Stimulating the brain with a weak electrical current is a safe and effective treatment for depression and could have other surprise benefits for the body and mind, a major Australian study has found.
UNSW scientists will receive $18 million for research into early onset dementia and mood disorders, Federal Health Minister Tanya Plibersek announced during a visit to the University.
Researchers will for the first time harness e-technology to develop a customised internet program to identify young people most at risk of depression before the illness takes hold.
Eight out of ten Australians would radically change their risky behaviour if tests showed they had a genetic susceptibility to depression, a national study has found.
A new, non-invasive treatment for depression that delivers barely perceptible electric currents to the scalp has had promising results in a Sydney trial, and researchers are now looking for participants for a follow up study.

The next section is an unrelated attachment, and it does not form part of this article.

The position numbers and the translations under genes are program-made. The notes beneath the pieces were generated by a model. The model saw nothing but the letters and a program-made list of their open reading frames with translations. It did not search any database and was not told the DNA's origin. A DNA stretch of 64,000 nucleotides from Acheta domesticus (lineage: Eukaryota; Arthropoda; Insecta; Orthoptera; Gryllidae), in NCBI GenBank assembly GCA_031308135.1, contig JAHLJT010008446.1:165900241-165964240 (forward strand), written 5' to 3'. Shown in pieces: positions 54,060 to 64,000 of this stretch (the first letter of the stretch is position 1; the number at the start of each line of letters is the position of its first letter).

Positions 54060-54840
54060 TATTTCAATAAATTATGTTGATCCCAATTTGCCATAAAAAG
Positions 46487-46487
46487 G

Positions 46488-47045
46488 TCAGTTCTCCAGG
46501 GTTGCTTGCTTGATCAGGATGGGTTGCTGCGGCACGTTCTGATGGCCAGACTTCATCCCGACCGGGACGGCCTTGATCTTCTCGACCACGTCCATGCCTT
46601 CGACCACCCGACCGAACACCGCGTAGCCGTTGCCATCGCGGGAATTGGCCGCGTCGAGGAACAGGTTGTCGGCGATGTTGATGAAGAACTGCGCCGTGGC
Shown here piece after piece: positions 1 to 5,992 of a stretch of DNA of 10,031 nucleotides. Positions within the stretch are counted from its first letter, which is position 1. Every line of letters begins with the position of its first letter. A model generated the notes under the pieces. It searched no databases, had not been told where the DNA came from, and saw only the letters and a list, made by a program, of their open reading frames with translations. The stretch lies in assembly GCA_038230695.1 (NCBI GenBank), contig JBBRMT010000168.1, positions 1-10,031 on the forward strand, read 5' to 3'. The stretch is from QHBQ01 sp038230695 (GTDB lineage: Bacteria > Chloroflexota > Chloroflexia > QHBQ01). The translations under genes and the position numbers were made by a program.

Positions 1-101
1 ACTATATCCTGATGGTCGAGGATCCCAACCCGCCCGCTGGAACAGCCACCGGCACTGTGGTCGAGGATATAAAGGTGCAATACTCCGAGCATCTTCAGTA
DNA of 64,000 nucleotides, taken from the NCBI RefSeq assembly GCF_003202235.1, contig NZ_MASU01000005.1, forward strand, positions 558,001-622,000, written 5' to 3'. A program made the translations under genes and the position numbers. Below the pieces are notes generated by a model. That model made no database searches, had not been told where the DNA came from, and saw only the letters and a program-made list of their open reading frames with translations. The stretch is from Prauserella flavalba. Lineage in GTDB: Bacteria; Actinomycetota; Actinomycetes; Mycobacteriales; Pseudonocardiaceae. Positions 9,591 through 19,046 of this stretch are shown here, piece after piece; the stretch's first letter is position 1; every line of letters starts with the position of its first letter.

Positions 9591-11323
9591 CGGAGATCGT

Laser acupuncture is a plausible treatment for depression and other mental disorders, UNSW researchers have shown for the first time.
Professor of Psychiatry Gordon Parker is leading an international campaign to have the serious mood disorder melancholia recognised as an illness in its own right.
Researchers have shown online treatments are just as effective as face-to-face therapies for a wide range of common mental disorders.
New developments in research into depression and other mental disorders will be discussed at a major symposium at UNSW next week.
UNSW and The Black Dog Institute are seeking participants for a trial of a new, non-invasive form of brain stimulation therapy for depression, known as Direct Current Stimulation (DCS).